Robots are everywhere these days: assembling our cars, detonating our landmines, and freaking out our cats. They're simplifying our lives in new ways all the time, taking over tasks that we'd rather not do ourselves, and while that's great news for those of us that are too lazy to freak out our own cats, let's face it: despite their functionality, today's robots are a total snoozefest.
It was a different story back in 1939, when Westinghouse premiered Elektro at the New York World's Fair. Weighing in at 265 pounds, Elektro "spoke" off of pre-recorded 78 rpm records, had "eyes" that could distinguish between red and green light, and could walk on command. He also smoked cigarettes and knew a handful of terrible pick-up lines.
Today's robot manufacturers could learn a few things from Elektro. Why can't they make a Roomba that'll hit on my girlfriend, or smoke cigarettes, or do anything cooler than SWEEP MY FLOOR? You'd think between the advances in technology and decline in morality that we would've come up with a really awesome robot by now, one that can kick ass, talk trash, cook food and literally shit out awesome new next-gen video game consoles. Instead we've got Roomba, the magical plastic disc that can sweep your floor. If Isaac Asimov were alive today, I'm not sure if he'd be bummed out or relieved. Although I've never actually read any of his books, so I guess that makes sense.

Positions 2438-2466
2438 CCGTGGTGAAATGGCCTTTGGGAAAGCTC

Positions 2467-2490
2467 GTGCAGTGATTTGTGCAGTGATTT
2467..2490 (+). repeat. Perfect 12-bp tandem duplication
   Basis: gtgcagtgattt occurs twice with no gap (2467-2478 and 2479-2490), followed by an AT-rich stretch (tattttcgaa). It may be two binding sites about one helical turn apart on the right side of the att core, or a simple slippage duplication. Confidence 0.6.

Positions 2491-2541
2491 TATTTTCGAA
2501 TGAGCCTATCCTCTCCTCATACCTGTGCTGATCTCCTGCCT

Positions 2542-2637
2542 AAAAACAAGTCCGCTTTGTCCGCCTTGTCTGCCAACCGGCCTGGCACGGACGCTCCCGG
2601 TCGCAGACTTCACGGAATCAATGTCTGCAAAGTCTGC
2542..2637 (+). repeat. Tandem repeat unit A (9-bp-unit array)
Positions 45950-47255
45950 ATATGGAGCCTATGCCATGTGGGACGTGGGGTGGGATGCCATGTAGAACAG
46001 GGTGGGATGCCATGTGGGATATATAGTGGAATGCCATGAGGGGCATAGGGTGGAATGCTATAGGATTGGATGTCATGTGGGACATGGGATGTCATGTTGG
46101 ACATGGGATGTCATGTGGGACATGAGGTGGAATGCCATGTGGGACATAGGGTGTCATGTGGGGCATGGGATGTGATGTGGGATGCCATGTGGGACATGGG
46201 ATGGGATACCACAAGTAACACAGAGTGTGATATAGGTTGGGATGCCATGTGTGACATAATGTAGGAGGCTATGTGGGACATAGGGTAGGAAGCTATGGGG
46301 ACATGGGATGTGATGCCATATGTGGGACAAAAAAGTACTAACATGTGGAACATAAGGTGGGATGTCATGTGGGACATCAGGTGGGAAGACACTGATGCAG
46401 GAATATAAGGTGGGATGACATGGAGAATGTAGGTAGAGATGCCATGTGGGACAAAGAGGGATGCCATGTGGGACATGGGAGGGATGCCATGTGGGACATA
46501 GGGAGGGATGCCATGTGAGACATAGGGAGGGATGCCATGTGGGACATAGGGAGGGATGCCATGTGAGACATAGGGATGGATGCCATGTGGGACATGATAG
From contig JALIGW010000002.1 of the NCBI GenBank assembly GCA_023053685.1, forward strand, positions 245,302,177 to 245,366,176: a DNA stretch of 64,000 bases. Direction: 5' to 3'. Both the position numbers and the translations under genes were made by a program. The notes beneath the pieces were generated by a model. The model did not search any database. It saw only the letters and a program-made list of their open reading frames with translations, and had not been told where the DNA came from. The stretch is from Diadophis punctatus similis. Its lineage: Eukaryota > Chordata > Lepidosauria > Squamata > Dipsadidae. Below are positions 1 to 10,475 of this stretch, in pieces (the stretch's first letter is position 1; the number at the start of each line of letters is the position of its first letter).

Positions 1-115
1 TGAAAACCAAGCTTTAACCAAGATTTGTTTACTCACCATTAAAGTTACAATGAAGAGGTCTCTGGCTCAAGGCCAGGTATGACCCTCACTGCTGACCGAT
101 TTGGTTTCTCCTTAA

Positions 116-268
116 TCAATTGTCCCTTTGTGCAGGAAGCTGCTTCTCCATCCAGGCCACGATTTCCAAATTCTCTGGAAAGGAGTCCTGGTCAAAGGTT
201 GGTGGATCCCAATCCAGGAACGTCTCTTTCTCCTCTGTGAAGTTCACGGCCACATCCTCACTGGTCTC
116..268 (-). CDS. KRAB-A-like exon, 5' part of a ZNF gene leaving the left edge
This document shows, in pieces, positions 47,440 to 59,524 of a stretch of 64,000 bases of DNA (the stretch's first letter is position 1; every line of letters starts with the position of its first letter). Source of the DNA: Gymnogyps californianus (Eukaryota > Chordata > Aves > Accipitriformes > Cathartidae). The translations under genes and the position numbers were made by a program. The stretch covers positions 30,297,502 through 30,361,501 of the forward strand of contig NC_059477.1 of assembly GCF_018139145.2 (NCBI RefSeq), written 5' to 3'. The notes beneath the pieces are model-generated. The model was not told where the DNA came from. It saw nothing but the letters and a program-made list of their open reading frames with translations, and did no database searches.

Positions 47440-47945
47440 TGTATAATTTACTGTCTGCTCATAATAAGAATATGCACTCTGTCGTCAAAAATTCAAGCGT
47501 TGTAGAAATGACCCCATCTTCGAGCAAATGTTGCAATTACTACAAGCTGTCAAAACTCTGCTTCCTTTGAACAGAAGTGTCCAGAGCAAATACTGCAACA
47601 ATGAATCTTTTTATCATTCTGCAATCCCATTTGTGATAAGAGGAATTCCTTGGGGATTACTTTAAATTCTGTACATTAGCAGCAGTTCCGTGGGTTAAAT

I'm not a professional athlete, but if I was, you'd better believe I'd have a case of Bix Ox Canned Oxygen within arm's reach at all times. I'm currently getting more than enough oxygen to sustain my completely sedentary lifestyle, but it's good to know that there's a product available to give me a boost if I need one. Which I don't.
According to their website:
"Today's on-the-go people enhance their diets with vitamins and all-natural food supplements. They drink pure water and energy drinks to improve their vitality. So why not enhance the fuel our bodies need most frequently?"
Good point, Big Ox, but I think you're needlessly limiting your demographic by only marketing it toward people with healthy, active lifestyles. While I'm sure people who want to be at their "peak performance" in a "high-energy environment" are ready to open their wallets up for a chance to breathe 89% pure oxygen, I can think of another group of people who would probably be equally interested:
Teenage stoners. They'll inhale pretty much anything.
(both of today's links were shamelessly filched from metafilter)